The thing with laying down our rights is it leaves us vulnerable. Surrendering control of our lives (even though if we are honest we really don’t have very much to begin with) can leave us feeling shaky. The unknown is an uncomfortable place to be.
Trust is the firm belief in the reliability, truth, ability, or strength of someone or something. There are many moments in life where we have to exercise Trust. In friendships, relationships, marriage, family, work, even when we drive down the road we have to trust. Trust that the other people that we are doing life alongside will do their part, hold up their end of the deal. There is surrender in trust, acting on the belief that someone else will be reliable, true and strong. That they can be counted on.
The problem with trusting people is that they are people and so therefore can and do easily break our trust. We can all think of a time when we relied on someone else and they let us down. They didn’t do their part. Whether it was in a relationship, work situation or someone who rear ended you this morning on the way to work. People can and will let each other down. I know that I have definitely been the person to break another’s trust.
It is understandable then why surrender and letting go can be hard. Depending on our life circumstances we can be hard wired to hang on to our own way and not to trust. Experience is the best teacher and for many of us our experiences may have taught us to forge ahead on our own, that we are better that way.
In the Christian journey, especially at Christmas time, we use a lot of nice words about knowing Jesus. Knowing the baby. He is the gift, the Savior of the World born in a manger. Allow him into your heart, into your life. Glory to God in the Highest and on earth peace. Don’t these statements bring a sort of ethereal sense with them? You can almost hear the angels singing as they appeared to the shepherds. They go along with the magical twinkle lights, lightly dusted Christmas treats and soft snow.
Applying these truths to our lives though is more than allowing Jesus in, like you have a side door that he can sneak through and be a wallflower. Following Jesus, truly acknowledging him as Savior, means that he becomes your very life. Everything to you. Instead of giving him a bystander view, he is the center and all else gets built around him, his plan, his ways, his ideas.
In order to truly live this way, to truly know the baby in the manger, we have to be able to surrender and in order to surrender we have to trust. Here is the good news, Jesus who came as fully man is also fully God and God is fully trustworthy.
If where we start in the Christmas story is surrendering our rights, then what we receive for our surrendering is most undeserved but exactly what each and every one of us needs and that is redemption.
Redemption is maybe my favorite thing that God offers. The idea that I have a mess and I give it to him and he takes it and gives me back something beautiful is the most hopeful promise. I cling to it. I collapse in it. Because I am a mess on most days and I need the promise that my messes can be fixed. In redemption not only can our messes be fixed, they are transformed into something empowering, beautiful, purposeful and good. When we surrender them to the Savior.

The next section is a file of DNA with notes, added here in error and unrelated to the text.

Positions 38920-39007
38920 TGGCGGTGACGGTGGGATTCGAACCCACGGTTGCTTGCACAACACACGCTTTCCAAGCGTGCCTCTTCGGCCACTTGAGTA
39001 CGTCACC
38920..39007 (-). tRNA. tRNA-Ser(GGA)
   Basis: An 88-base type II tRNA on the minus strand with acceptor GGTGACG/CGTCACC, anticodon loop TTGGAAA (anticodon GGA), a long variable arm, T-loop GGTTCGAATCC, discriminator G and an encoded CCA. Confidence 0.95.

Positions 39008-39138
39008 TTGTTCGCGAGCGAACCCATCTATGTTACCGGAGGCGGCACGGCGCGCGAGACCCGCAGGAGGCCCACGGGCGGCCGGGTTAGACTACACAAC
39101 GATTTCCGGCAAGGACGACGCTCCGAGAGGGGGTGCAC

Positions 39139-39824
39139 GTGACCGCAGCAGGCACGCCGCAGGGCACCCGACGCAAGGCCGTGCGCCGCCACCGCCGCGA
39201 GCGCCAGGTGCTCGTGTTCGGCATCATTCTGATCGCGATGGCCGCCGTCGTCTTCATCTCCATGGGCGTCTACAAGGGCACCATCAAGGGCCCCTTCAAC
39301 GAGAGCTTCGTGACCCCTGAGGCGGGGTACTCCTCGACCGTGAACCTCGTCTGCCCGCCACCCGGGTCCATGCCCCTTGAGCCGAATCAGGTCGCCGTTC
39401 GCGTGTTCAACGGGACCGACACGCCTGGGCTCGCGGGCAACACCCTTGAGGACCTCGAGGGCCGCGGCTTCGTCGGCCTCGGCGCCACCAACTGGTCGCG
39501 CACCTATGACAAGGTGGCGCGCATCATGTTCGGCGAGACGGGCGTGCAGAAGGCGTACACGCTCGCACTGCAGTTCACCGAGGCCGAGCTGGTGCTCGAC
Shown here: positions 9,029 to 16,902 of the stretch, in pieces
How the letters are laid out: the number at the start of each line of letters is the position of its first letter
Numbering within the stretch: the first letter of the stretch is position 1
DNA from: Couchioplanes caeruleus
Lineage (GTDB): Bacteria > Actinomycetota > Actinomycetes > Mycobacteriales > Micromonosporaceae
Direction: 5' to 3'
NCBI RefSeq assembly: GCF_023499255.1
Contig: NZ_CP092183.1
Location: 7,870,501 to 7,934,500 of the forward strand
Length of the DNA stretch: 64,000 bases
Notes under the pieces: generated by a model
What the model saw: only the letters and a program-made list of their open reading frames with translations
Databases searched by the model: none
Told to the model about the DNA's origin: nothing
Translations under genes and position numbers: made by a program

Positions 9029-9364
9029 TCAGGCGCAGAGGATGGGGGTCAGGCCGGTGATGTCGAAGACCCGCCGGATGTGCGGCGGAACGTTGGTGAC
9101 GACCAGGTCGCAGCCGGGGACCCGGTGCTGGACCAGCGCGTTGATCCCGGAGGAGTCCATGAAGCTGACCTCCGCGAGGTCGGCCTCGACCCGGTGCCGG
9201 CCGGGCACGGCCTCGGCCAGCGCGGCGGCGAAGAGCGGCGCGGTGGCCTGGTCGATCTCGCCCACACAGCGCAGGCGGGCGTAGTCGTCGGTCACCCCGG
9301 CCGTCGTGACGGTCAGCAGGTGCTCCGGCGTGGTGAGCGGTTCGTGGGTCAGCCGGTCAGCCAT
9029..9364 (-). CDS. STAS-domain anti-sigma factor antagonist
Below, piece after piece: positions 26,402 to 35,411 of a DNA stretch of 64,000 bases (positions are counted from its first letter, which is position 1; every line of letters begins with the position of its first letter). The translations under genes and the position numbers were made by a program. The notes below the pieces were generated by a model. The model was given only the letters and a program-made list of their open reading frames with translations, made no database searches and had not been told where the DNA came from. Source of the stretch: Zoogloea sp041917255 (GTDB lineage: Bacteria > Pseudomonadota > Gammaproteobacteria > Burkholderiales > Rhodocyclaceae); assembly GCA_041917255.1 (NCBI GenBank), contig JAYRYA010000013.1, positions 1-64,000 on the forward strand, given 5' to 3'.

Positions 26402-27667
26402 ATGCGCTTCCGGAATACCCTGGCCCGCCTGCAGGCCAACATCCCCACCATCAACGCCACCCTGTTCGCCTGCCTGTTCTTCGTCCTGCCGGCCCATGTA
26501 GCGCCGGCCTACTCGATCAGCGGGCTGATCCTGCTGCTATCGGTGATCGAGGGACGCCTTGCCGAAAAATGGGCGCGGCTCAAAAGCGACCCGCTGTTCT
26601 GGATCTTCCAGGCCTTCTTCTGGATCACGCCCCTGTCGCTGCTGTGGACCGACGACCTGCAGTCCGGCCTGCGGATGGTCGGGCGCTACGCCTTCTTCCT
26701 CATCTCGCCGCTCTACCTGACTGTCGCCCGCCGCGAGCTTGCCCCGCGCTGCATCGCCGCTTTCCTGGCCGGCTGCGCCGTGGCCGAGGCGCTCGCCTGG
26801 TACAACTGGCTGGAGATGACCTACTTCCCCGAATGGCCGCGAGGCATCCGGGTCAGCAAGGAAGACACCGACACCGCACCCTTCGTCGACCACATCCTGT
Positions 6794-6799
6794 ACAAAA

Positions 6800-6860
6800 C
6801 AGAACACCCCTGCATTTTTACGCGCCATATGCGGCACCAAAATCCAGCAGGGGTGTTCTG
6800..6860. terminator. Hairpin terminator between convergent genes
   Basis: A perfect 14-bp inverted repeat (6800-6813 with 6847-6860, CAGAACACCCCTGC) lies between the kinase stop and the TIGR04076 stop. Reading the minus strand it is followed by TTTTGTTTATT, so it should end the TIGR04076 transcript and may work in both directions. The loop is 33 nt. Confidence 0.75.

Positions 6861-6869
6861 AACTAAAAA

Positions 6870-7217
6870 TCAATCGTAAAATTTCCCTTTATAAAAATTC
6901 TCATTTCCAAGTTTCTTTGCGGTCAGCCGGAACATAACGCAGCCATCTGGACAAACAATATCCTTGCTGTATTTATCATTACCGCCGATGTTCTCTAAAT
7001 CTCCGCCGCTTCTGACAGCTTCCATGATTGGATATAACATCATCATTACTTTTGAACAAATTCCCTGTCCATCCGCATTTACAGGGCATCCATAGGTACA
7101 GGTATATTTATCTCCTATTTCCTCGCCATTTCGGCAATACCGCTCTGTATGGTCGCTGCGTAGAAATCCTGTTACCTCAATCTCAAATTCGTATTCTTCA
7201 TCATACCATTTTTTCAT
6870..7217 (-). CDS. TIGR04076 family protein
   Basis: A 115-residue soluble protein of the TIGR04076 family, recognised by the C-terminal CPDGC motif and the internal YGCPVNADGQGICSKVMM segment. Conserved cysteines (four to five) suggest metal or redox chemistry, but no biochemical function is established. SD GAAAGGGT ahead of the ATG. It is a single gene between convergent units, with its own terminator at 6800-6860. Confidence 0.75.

This is the message of Christmas and once again I look at the familiar story and I see the mess. A young girl, unmarried, a virgin – pregnant. In a day where she could have been stoned for the state she found herself in. A young man, a carpenter, I can imagine money was tight especially if he lost the support of family and friends when he surrendered his rights and obeyed his God and married Mary. Dirty shepherds, had they showered? Did they have sleep in their eyes and sheep dung on their clothes, did they use bad language? Have hard family situations? Did they need the hope of redemption? I know they did because we all do. Herod did, even though he didn’t surrender to it. Mary and Joseph’s families, Zechariah and Elizabeth did, the Wise Men too. And all the other unnamed characters like the innkeeper and fellow travelers. I know this because they were human so they had trusted and broken trust. They had messy every days just like me and I am thinking you and they needed the hope of redemption. You need the hope of redemption. We all do.
This is why Jesus came as a baby in a manger in a stable among animals and worshiped by shepherds. This is why Mary and Joseph said yes to an unconventional life. They trusted their God and welcomed their King because we need to be able to surrender our mess and see it exchanged for something beautiful, purposeful and sacred.
This broken world that I am a part of and contribute to needed and continues to need the hope of redemption. We don’t deserve something better than the mess we have found ourselves in and that is the beauty in it. We are made worthy of a Savior simply because He says so. He gives us the gift of himself and he saves us from ourselves and this world, when we surrender and let go, when we trust him he will take our everyday messes and turn them into something beautiful.
We lay down our rights and even though this can be scary the challenge is to trust the trustworthy God because when we lay down our rights and surrender our messes what we get back is beauty and purpose beyond what we could imagine. Like God in our midst.
This is what we receive – redemption. Our mess, for his Beauty.
Will you believe in that this Christmas?
Steph is a mom to four girls and wife to one very supportive man. She is the Executive Director of Stories Foundation and is passionate about fighting for freedom both spiritual and physical. Her days consist of car pooling, ministry, parenting and lots of coffee.